L’emmener sur les champs Elysées au milieu des vacances scolaires ne fut pas une mince affaire…Ladurée par exemple, refuse d’accueillir les chiens d’aveugles (no comment !) alors que la pizzeria en face du métro Georges V m’a accueillie avec un grand bol d’eau pour le chien J et moultes caresses de la part du propriétaire du restaurant … (pour le chien!).

Le plus drôle est que les gens sont très curieux, et chaque fois que nous prenons le métro, Fog attire l’attention de tous…à moins que Fog ne soit attiré par tous J…enfin en particulier vers un jeune homme…qui s’est révélé être boucher de profession !

Les chiens d’aveugle viennent avec moi dans mes interventions professionnelles : l’école où j’enseigne a accueilli Fog les bras ouverts et les étudiants, futurs DRH, semblaient fascinés par le chiot. La même chose se produit au supermarché où après un échange assez sportif avec le garde de sécurité (style : »mais vous n’êtes pas aveugle, donc pas de chien ! » Ce à quoi je réponds que le chien apprend son métier et qu’aller au supermarché fait partie intégrante de sa carrière professionnelle …et si le ton monte et bien j’appelle le directeur du supermarché. (En général on me laisse entrer dans le magasin avant !), le chien d’aveugle et moi organisons notre shopping de façon constructive, sous le regard étonné des clients.

J’ai même été au théâtre avec l’un des chiens ! J’avais, bien évidemment vérifié la possibilité d’emmener mon compagnon à quatre pattes avec la réception…en revanche, j’avais sous-estimé le degré de chaleur dans la salle, et le chien a haleté pendant toute la représentation….heureusement les spectateurs étaient tolérants !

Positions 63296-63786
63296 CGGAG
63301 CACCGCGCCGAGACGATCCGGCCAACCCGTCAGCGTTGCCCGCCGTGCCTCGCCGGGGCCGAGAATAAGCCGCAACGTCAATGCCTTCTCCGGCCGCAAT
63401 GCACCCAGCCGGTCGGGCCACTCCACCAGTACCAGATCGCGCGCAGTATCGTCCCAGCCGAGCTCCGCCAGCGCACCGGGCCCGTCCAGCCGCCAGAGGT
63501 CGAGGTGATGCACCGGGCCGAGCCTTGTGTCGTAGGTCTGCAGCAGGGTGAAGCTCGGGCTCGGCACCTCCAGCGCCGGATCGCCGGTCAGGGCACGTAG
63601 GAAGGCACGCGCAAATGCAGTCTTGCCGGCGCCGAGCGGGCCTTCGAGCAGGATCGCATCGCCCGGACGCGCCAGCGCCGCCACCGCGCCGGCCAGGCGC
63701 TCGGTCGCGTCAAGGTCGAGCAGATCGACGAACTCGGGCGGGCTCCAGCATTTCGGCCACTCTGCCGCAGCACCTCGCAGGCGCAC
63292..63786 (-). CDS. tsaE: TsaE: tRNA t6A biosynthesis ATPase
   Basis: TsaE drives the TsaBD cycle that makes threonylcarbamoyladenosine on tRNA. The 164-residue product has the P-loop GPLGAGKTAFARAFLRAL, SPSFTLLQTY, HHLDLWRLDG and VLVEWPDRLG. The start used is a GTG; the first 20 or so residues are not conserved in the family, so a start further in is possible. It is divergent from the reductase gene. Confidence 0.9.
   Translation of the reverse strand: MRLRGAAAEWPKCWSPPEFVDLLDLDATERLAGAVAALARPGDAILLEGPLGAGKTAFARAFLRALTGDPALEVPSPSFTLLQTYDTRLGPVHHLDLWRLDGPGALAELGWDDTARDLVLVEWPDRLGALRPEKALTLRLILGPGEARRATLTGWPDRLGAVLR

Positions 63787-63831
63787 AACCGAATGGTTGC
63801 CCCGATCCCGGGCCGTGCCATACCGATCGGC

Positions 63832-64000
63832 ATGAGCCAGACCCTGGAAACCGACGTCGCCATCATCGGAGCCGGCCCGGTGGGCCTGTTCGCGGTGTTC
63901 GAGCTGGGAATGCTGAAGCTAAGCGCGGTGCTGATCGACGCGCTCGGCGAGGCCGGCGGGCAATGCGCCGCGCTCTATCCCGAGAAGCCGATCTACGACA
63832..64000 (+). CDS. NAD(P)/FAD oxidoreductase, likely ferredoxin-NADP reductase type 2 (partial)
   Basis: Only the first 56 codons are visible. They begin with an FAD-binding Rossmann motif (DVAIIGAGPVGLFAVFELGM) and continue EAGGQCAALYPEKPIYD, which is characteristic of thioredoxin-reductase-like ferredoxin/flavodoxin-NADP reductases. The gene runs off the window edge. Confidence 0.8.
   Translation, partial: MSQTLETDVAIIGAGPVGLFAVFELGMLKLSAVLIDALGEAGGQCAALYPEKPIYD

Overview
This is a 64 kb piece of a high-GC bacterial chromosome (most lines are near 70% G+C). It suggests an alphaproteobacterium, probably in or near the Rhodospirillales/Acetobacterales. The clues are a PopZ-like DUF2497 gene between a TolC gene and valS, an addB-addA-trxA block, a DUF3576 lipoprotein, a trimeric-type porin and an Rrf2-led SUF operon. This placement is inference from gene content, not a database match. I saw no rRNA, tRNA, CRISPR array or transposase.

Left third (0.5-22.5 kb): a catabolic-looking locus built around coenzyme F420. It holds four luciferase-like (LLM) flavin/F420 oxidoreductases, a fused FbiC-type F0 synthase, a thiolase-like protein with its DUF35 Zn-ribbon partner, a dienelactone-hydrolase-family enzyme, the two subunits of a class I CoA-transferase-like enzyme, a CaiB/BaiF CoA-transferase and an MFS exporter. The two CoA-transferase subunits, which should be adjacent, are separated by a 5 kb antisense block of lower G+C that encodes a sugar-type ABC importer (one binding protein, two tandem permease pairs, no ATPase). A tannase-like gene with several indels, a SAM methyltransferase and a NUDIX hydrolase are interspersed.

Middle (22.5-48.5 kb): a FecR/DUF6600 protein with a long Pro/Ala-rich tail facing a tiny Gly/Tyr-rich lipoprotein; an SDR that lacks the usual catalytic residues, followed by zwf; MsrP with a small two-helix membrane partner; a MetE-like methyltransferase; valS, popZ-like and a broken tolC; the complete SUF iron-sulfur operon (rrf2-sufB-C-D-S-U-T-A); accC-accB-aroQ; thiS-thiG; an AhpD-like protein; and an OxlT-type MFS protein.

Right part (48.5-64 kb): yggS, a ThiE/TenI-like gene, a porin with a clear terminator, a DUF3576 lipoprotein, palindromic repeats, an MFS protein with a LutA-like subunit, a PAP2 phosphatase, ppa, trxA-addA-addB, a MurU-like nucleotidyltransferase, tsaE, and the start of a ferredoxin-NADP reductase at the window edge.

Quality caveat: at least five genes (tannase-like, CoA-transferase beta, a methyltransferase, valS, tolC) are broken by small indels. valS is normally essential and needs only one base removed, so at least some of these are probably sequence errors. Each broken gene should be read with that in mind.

Et puis le prénom du dernier chien m’a beaucoup amusée …Fog ou brouillard en français …est un peu …’risqué’ pour un chien d’aveugle… ??? J)

Pourquoi effectuer cette démarche ? et bien j’estime d’une part, que je ne suis pas disponible pour adopter un compagnon à quatre pattes à plein temps, alors recevoir un chien dix jours tous les trimestres me convient parfaitement…enfin donner un peu de son temps à la communauté est une valeur qui me tient à cœur et je souhaite l’inculquer à mes deux adolescents ! Enfin, mon métier est d’accompagner des personnes sur des problématiques professionnelles sur un court temps (je suis coach : www.pvcreative.fr) et le futur métier du chien que je reçois est d’accompagner un aveugle : tout ceci me semble en parfaite cohérence.

Suis-je triste lorsque les chiens repartent à la maison des aveugles ? Un tout petit pincement de cœur, passager, mais, tout comme mon métier, qui est d’accompagner une personne sur un temps donné, et bien j’envisage ma contribution à l’éducation de ces héros , comme aussi délimitée dans le temps… !

Pascale Vernetti – février 2011

Famille relais

La maison des chiens guides pour aveugles

105 avenue St Maurice

75012 Paris

01 43 65 64 67